hiker

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Messages
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irish still havent entered post christianity
If I knew what it meant, I might. A lot of psuedo-intellectuals use this "post-etc etc etc" thing in the same way young californian girls use the phrase "thats sooo 2009, like.."

Today is post-yesterday.

You'll have to do better, I'm afraid....
 
Last edited:

Toland

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If I knew what it meant, I might. A lot of psuedo-intellectuals use this "post-etc etc etc" thing in the same way young californian girls use the phrase "thats sooo 2009, like.."

Today is post-yesterday.

You'll have to better, I'm afraid....
Be charitable and interpret it as meaning that the Irish haven't given up christianity yet, like the majority of people on continental Europe have.

I'm not a post-xyz person myself either. It usually means lazy, meaningless categories are being invented and implies that some Hegelian synthesis has been achieved via the "sublation" of some world view or other with another contradictory one.

Jaysus but Hegel has a lot to answer for.
 
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Anyone prepared to now acknowledge that blaming the Church alone (though they well deserve it) is too lazy and convenient. Yes, elements of the Church in this country deserve a horsewhipping for how they have behaved, but is anyone yet going to break the omerta on the slightly inconvenient fact that this sh1t seems to be massively prevalent only in Anglophone Catholicism, particularly Irish-dominated Catholicism, and is relatively rare (I'm not saying it doesn't exist, mark) in Latin America, continental Europe, and so on? Or are we all going to continue to connive in the convenience of a carpet marked 'Church' to sweep the maltreatment of children under, as if the Hispanic priest in central America has as much or more moral responsibility or culpability as a fellow Catholic hierarchy member for the abuse of a kid in rural Ireland than the Guard, the teacher or the parents who ignored or covered up what was going on (if they weren't at it themselves)?

Anyone prepared to acknowledge that there's something culturally sick and far more widespread in our country than is being let on by the media and politicians, and that, while a fair part of the Catholic hierarchy past and present deserves the vilification it is getting (and that includes some at the Vatican) for the covering up and moving around of the abusers, this is a particularly local problem in terms of sheer prevalence and thus indicative of something wrong with us as a culture much more than with just the Church? Or will I just be quiet and stop picking at well-covered sores? Much easier to just assume that I only say these things to deflect blame, therefore there can't be any merit in the argument regardless ...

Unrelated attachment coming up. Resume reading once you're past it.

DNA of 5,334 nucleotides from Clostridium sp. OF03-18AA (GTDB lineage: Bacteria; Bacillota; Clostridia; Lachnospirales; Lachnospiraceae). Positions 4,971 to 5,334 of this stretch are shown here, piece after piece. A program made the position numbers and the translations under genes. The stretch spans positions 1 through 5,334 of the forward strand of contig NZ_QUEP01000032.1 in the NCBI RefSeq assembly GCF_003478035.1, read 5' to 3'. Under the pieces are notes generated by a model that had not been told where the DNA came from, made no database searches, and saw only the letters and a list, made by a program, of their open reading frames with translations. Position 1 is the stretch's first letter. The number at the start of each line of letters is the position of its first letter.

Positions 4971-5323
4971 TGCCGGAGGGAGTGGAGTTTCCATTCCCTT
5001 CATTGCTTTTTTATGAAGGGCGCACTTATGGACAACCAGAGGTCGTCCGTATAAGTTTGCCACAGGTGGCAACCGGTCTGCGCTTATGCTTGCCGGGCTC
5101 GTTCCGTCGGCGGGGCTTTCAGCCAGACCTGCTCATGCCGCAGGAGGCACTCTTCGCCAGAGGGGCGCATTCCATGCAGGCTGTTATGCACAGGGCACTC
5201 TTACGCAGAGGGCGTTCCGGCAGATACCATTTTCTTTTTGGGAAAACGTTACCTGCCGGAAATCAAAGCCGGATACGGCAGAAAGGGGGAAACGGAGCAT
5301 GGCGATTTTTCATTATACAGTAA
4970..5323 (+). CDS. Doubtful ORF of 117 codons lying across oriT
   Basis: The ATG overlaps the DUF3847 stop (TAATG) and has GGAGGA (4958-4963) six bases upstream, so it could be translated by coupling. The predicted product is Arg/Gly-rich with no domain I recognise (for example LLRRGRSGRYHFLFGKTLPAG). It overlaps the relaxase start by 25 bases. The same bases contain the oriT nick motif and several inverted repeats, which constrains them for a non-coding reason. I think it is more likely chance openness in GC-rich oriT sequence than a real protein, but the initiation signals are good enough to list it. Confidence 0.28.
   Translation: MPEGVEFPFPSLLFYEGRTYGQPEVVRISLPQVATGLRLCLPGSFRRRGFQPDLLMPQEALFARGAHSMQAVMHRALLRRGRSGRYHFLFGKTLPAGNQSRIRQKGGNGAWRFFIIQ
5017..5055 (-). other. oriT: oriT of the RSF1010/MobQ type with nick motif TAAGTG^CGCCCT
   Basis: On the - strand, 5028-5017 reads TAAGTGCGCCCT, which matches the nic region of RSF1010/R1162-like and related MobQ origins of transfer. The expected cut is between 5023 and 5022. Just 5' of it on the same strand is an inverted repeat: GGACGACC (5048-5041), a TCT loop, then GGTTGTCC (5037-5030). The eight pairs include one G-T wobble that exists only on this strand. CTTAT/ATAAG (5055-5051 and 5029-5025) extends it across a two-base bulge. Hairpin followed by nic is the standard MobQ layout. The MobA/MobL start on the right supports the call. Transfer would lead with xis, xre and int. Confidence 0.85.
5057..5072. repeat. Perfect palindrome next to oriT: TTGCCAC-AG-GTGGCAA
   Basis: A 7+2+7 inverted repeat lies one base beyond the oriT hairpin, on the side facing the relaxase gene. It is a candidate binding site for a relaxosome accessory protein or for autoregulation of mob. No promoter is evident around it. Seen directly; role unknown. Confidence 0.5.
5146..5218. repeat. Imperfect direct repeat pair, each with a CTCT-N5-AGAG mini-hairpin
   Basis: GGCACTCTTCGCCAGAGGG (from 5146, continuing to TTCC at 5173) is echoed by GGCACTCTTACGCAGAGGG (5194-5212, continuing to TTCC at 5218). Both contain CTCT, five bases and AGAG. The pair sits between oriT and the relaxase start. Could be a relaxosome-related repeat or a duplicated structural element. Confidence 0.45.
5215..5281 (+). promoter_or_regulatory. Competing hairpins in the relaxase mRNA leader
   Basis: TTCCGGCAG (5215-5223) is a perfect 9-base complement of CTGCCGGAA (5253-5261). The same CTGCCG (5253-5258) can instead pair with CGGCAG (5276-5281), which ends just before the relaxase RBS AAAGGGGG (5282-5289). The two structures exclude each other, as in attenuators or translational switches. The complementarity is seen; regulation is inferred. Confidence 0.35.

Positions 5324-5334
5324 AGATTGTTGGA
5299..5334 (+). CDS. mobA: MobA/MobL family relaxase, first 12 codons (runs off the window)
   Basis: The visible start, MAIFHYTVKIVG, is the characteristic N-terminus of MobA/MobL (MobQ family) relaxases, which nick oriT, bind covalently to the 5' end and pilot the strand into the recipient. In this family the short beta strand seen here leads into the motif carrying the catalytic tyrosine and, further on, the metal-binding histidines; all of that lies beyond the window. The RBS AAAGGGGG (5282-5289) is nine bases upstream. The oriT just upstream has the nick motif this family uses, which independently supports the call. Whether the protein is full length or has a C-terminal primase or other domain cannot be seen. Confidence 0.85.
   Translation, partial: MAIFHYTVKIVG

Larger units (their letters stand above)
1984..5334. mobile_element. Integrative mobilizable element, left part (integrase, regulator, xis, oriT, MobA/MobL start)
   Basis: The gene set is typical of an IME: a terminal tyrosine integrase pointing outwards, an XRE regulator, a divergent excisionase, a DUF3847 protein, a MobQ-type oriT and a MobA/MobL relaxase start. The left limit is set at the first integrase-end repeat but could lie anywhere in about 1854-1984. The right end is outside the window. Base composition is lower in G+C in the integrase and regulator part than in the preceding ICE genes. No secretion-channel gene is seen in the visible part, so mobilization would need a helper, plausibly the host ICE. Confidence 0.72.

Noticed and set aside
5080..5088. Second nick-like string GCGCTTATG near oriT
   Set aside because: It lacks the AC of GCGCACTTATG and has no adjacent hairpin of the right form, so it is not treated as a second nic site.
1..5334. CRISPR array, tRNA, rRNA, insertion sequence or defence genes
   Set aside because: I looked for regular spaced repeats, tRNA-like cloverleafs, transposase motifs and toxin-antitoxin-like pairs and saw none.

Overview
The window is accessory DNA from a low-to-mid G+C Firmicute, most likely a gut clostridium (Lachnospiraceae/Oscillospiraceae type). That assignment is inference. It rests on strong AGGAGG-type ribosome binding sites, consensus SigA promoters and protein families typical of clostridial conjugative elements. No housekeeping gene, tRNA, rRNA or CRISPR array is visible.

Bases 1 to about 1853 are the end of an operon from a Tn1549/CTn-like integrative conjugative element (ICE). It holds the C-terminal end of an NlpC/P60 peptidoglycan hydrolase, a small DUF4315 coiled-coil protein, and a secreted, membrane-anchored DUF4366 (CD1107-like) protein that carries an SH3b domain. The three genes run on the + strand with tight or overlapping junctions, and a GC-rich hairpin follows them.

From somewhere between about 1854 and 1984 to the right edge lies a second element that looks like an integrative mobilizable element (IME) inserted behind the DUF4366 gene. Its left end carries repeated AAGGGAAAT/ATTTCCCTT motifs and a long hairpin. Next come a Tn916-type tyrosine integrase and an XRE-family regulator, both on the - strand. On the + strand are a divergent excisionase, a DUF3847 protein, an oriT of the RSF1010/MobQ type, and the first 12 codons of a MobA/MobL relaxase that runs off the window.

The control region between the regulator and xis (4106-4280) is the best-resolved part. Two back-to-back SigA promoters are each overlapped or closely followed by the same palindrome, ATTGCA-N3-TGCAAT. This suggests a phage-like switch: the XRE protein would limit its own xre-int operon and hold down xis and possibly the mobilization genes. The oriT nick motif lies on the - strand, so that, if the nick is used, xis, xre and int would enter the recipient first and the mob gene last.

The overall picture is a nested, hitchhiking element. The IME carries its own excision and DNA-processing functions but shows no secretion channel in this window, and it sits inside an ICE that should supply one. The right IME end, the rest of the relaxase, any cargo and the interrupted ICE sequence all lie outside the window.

Green eyed monster

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The problem for the Church is that more than anything else the crisis today has shattered people's trust in it and its ordained ministers.
Who is this monolith... 'the people'? A congregation down the country saw a vision of the virgin Mary on a tree stump in a churchyard and even the local priest cannot convince them otherwise (i am not mocking this, merely pointing it out as a fact).

Methinks those toasting the demise of the Roman Catholic Church are celebrating prematurely. Many of the devout will see the abuse scandal as a case of a few bad apples at least, a witchhunt whose details must be viewed with scepticism and distrust at most and as time passes it's memory will fade - the important lesson to be learned from the abuse scandal is not that the congregations remember it and have their beliefs shaken but that the Government take on the lesson and ensure it never happens again. Demanding that the people have their faith shaken or turn from Catholicism because of this scandal is an aggressively anti-Catholic agenda being pushed by our media, the only proper course corrections that the country HAS to take is to ensure that criminal abusers (and those who cover it up criminally) are punished as any sex offenders should be and that the government takes steps to ensure it cannot happen again. Industrial schools are a thing of the past and so these abuses will be too.

However for the militant atheists or those merely anti-Catholic, what will they do if the abuse scandals do not have the necessary critical mass leading to the destruction of Catholicism in Ireland? They have emptied their pistols here and there may not be much ammunition left in the future.
 

hiker

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Be charitable and interpret it as meaning that the Irish haven't given up christianity yet, like the majority of people on continental Europe have.

I'm not a post-xyz person myself either. It usually means lazy, meaningless categories are being invented and implies that some Hegelian synthesis has been achieved via the "sublation" of some world view or other with another contradictory one.
What does that mean, post-translation....

I'm quite sure though that the Irish have not moved on from christianity. Like I said, there is an inherent "need" fro the church by many individuals. People who, for whatever reason, feel lost, alone, and in need of support. It probably explains why so many eldarly people are active members. Its a form of society for them too when many of their friends and family are gone.

Personally I reckon the pro's outwiegh the con's. The trust is gone, the power is gone but there still many who rely on it.